An immersive, audio-driven, essay film that bears witness to the experiences of nurses providing care to Covid19 patients at the beginning of the pandemic
“I don’t know who I am anymore.” The comment gave me chills. Spoken by a healthcare provider who had faced agonizing, life-and-death decisions about patient care in the early days of the Covid-19 pandemic, I was hearing the comment quoted in a talk by Cynda Rushton (PhD, MSN, RN, FAAN). A colleague of Dr. Rushton’s had made the remark when confiding feelings of mental and spiritual distress to her. Rushton is Professor of Clinical Ethics in the Berman Institute of Bioethics and the School of Nursing at Johns Hopkins University. Her book, Moral Resilience: Transforming Moral Suffering in Healthcare, delves into the moral dilemmas many healthcare professionals face as part of their jobs and the burnout that often results.
The talk was part of a year-long program I participated in at Upaya Zen Center in Santa Fe, New Mexico, during 2021. We met twice a month online to hear speakers and consider ways that Buddhist teachings could anchor and fuel actions to help alleviate suffering in the world. Each of us was tasked with designing our own service project as part of the program. When I heard Dr. Rushton recount her colleague’s anguish, I felt a call to bear witness to the suffering I heard in this statement about loss of identity and knew I had found my project.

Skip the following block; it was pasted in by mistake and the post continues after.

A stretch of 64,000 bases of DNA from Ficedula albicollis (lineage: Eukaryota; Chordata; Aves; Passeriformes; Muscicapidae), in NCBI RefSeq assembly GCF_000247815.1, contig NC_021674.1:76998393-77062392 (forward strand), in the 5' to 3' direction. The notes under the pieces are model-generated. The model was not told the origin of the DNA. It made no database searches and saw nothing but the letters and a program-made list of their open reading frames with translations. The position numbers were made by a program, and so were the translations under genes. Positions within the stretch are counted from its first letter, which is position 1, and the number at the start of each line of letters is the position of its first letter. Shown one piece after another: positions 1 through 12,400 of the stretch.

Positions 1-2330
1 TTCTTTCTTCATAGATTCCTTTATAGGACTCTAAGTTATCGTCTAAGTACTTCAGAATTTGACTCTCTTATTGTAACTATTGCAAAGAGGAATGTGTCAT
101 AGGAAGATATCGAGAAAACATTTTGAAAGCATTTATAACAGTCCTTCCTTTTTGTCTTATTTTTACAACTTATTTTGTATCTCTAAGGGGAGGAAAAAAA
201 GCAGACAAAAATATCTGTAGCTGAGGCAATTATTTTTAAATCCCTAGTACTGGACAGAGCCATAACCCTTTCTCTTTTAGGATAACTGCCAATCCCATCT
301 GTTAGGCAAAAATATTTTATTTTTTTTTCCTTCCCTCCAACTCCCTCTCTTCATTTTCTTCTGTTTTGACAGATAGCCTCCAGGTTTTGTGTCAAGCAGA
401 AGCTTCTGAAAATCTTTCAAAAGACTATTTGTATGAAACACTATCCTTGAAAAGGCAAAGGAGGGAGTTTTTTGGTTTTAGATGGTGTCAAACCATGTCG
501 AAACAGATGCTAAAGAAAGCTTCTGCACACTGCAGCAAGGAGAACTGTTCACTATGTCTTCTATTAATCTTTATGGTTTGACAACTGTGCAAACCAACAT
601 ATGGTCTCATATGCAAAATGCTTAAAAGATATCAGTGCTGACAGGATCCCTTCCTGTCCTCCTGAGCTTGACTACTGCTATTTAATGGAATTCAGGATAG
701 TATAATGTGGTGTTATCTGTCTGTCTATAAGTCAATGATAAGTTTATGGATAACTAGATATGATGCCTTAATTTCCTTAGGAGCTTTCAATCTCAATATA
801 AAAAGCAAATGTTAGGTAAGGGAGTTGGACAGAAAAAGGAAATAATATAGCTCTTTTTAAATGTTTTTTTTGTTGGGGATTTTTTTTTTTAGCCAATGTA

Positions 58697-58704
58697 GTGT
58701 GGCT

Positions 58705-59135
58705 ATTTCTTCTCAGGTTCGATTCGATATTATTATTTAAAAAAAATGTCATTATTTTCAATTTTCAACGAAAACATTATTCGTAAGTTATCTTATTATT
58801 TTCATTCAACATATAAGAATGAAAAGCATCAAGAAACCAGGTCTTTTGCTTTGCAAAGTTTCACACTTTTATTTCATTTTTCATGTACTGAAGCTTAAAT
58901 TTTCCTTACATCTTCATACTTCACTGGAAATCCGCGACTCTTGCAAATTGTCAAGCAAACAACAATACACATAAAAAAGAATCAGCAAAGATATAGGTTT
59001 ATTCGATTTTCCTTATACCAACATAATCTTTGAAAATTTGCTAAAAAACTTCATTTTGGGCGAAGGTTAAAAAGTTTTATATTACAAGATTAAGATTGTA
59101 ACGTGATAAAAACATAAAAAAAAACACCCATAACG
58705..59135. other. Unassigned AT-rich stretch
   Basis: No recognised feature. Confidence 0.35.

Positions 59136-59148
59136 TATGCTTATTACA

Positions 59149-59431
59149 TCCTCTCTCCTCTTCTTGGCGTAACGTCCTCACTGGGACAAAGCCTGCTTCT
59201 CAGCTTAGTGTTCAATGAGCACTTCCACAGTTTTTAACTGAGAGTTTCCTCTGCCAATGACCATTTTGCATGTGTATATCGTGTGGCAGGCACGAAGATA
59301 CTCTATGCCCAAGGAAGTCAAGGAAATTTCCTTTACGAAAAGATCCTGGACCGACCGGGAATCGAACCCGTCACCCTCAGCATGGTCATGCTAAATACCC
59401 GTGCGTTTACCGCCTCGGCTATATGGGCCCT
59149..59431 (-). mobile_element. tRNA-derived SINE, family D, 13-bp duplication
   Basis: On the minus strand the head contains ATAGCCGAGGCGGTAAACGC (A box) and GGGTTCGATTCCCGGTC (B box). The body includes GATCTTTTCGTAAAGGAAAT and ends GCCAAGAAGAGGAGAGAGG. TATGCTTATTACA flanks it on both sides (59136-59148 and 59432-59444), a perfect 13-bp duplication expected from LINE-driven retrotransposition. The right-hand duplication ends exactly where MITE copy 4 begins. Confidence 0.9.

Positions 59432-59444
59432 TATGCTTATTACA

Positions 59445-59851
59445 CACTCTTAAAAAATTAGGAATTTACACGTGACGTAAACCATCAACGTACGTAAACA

Of all healthcare professionals, I chose nurses because they struck me as the frontline of the frontline. In April of last year, I posted an invitation on my website to nurses who had provided direct care to Covid patients. The pandemic had been underway a little over a year, but vaccinations had begun and held promise for relief. I realized I was making a difficult request to ask nurses to revisit memories of what they experienced as they provided care, but I hoped that what felt like a small lull in the pandemic’s progression would offer space for such conversations. My goal was to record audio of a variety of voices offering first-hand perspectives and to create from them a story that reflected the collective experience—a story that would be art as much as documentary, that would connect viewers with feelings rather than facts and statistics, and that would capture what ER, ICU, and Covid unit nurses saw and felt as they cared for patients.